BJP Silent But Caste Census Demand Gets Louder

BJP Silent But Caste Census Demand Gets Louder

A demand for removing the 50% cap on reservation too has been gathering momentum alongside the caste census.

A L I ChouguleUpdated: Tuesday, October 31, 2023, 06:52 PM IST
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Given that the support of other backward classes (OBCs) for the BJP has been growing over the years and the same has been decreasing in the case of the Congress and regional parties, what explains BJP’s disinclination to a caste census?

After more than three decades of the implementation of the Mandal Commission recommendations granting 27% quotas in educational institutions, government services and public sector jobs, the issue of caste-based reservations and demand for caste census continues to stir political discourse. Over the last few years, regional parties have consistently raised the issue of socio-economic caste-based census. A demand for removing the 50% cap on reservation too has been gathering momentum alongside the caste census.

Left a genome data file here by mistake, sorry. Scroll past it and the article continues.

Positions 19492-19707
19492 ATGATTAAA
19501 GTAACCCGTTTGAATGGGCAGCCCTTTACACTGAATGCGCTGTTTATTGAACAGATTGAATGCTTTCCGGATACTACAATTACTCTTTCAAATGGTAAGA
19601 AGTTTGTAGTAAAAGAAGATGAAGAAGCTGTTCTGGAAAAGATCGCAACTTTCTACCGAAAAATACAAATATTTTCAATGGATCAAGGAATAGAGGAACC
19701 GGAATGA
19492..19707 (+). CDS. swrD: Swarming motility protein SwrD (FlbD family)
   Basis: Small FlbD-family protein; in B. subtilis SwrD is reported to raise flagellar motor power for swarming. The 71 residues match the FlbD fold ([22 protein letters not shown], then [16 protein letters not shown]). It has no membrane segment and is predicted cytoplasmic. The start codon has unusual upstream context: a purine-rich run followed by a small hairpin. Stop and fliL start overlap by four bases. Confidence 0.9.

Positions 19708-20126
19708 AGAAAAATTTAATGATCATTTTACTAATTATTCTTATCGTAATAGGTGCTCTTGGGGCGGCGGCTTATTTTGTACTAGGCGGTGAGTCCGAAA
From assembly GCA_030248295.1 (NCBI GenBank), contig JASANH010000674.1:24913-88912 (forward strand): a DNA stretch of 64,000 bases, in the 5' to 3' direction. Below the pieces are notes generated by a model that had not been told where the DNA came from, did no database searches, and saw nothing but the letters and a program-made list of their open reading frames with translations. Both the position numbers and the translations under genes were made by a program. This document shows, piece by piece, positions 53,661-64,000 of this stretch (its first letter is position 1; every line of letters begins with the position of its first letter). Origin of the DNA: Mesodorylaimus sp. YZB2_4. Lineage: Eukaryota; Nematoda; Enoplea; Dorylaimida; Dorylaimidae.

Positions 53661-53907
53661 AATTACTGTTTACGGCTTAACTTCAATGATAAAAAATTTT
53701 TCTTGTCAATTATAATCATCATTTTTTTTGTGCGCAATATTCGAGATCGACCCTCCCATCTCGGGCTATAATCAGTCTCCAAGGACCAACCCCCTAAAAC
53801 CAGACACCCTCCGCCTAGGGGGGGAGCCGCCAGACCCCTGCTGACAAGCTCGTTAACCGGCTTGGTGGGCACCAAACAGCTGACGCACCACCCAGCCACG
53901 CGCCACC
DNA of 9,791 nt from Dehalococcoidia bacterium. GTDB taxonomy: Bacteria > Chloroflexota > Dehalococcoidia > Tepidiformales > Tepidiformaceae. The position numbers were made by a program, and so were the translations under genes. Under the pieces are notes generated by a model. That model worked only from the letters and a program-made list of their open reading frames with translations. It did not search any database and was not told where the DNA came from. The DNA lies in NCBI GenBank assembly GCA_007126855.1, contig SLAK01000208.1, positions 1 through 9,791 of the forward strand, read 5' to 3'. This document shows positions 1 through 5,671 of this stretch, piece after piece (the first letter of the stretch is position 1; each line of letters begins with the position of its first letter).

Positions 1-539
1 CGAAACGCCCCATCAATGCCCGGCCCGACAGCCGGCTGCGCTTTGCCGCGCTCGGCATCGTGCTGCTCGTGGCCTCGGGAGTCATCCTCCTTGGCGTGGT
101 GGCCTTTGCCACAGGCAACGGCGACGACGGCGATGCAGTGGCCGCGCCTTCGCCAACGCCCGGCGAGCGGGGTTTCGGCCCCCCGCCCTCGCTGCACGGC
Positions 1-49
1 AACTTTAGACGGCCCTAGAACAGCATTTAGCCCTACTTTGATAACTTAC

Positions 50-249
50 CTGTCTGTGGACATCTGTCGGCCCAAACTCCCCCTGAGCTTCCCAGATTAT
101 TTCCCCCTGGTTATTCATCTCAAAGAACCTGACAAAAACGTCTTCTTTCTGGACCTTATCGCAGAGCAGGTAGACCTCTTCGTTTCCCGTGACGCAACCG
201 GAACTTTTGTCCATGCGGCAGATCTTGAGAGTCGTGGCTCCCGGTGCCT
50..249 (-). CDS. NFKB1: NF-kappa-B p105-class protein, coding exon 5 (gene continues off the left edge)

The concept of Caste Census

The idea behind a caste census is to understand the actual number of castes and their actual population. After the formation of the INDIA alliance and with the 2024 general election around the corner, the demand for caste census has been getting louder with the Opposition parties calling it the need of the hour.

However, the BJP led central government has ducked a response to the growing demand for a caste census, though there has been disquiet within the government and allies over its silence on the issue. A few months ago, the ruling DMK invited the entire Opposition for what was billed as a meeting to take social justice forward.